Hunting for autumn colours is a centuries old tradition in Japan and is called ‘momijigari’. — B?rang?re Chatelain/ETX Studio pic
TOKYO, Oct 12 — As Japan fully reopens its borders to tourists this October 11, many travellers will be back in the land of the rising sun in time to witness a tradition that has been rooted in Japanese life for centuries: observing the autumn colours that trees display in this season. It is nearly as important as the contemplation of cherry blossoms (a tradition known as hanami) in springtime, and it also has a name: momijigari meaning ‘red leaves hunting,’ from the word momiji for the famous red tone of the maple leaves.
From artists like Giuseppe Arcimboldo to Claude Monet and of course Vincent van Gogh, autumn has long been a source of inspiration. Vines, chestnut trees and oak trees all have their own rhythm for turning various shades of yellow, orange, burgundy and ochre, with parks and forests becoming veritable masterpieces of colours to contemplate. Autumn landscapes often invite introspection and meditation as well as walks through nature specifically taken to enjoy the changing colours of the foliage. While the Japanese term for this is momijigari, in North America it’s known as leaf peeping.
In order not to miss out on this spectacle of nature, a map and fall foliage forecast 2022 has been created by jrailpass.com to outline the best places and periods to appreciate the autumnal foliage patchwork, also referred to as koyo. The map indicates the best viewing periods by time period and by region., as well as listing the best spots in Tokyo and Kyoto. The fall foliage spotting goes from mid-September to mid-December, though in general the mainland highlights are from mid-October to mid-November.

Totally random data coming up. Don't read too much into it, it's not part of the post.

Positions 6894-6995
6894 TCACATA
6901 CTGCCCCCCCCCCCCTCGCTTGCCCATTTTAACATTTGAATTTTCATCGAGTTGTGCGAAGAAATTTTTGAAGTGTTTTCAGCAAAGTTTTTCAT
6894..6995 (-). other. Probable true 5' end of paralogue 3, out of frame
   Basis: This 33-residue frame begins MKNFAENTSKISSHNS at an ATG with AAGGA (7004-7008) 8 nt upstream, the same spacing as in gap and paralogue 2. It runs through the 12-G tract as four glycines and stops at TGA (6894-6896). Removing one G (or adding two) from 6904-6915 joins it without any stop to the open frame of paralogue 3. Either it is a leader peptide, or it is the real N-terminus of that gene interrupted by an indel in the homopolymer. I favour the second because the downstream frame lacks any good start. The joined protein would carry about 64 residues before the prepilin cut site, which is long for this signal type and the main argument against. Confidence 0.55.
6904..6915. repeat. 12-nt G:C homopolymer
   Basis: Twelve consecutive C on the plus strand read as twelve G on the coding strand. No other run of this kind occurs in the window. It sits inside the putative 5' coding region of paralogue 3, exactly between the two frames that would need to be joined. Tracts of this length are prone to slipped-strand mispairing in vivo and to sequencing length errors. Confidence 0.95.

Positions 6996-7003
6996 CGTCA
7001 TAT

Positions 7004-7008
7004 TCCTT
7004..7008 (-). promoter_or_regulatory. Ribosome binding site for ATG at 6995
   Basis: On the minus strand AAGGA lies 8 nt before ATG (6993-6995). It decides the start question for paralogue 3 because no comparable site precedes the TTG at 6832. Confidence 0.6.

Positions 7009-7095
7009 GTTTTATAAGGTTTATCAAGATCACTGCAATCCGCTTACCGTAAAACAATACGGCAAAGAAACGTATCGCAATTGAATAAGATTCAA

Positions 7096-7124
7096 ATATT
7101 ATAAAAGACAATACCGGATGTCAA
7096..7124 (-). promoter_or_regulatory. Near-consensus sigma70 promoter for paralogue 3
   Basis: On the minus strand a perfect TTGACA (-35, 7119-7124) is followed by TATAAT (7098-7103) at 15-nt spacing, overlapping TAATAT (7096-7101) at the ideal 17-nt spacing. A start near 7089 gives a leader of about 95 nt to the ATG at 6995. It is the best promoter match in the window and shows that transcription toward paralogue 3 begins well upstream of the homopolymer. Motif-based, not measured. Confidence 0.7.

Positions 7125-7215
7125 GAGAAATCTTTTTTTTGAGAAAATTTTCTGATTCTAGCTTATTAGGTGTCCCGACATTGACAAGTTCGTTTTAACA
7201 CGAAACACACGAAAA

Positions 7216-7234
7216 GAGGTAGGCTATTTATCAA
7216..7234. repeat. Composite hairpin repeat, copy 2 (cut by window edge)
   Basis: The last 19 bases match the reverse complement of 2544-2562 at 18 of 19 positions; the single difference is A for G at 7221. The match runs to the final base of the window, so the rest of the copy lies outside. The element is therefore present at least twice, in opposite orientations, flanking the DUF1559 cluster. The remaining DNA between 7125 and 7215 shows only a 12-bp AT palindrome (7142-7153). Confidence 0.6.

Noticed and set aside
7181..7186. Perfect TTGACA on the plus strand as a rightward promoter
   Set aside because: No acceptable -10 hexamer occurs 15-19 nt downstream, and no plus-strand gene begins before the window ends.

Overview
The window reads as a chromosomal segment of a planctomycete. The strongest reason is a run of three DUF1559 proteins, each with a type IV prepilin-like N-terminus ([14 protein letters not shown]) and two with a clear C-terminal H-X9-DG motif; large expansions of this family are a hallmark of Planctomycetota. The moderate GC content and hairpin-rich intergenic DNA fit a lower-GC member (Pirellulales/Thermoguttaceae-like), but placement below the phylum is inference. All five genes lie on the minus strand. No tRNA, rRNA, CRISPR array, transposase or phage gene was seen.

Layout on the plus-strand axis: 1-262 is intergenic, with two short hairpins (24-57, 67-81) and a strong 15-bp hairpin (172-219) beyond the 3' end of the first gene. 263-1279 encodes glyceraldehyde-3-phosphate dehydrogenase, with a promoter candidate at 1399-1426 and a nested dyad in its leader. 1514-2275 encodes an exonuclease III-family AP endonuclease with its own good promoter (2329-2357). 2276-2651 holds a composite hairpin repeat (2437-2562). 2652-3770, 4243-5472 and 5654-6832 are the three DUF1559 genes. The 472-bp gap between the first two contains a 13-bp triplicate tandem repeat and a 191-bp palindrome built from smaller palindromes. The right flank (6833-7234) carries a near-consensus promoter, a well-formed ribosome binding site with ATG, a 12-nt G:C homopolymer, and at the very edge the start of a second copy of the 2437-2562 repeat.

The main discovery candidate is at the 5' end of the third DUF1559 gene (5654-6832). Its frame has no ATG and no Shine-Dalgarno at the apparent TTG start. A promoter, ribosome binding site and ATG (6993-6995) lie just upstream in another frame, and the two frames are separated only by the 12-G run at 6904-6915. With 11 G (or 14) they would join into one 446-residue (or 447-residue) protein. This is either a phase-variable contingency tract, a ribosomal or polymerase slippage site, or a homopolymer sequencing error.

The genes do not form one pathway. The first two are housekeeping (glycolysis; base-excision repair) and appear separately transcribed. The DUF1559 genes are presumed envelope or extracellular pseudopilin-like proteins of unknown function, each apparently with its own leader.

An age-old tradition in Japan
In this land of maple trees, whose colour turns to a magnificent flaming red as the end of the year approaches, observing the variation of the tones of these trees is serious business, with the term momijigari coming from momiji for the variety of maple trees that the Japanese literally hunt as the season tints the country from the north, on the island of Hokkaido, to the southern one, Kyushu. Japan’s leaf hunters are not only looking for the red tones, they also want to immortalize the yellow leaves of the ginkgo trees.
This event, which encourages friends and families to meet at the foot of the trees (at the risk of having sometimes a little difficulty to take the time to photograph the leaves correctly), is an ancestral tradition which goes back to the Heian period, between 794 and 1185, when the Kyoto was about to become the new imperial capital today of courseTokyo is the capital). Kyoto is indeed one of the top destinations for “momijigari”, where the Kiyomizu-dera temple offers a magical and meditative spectacle. — ETX Studio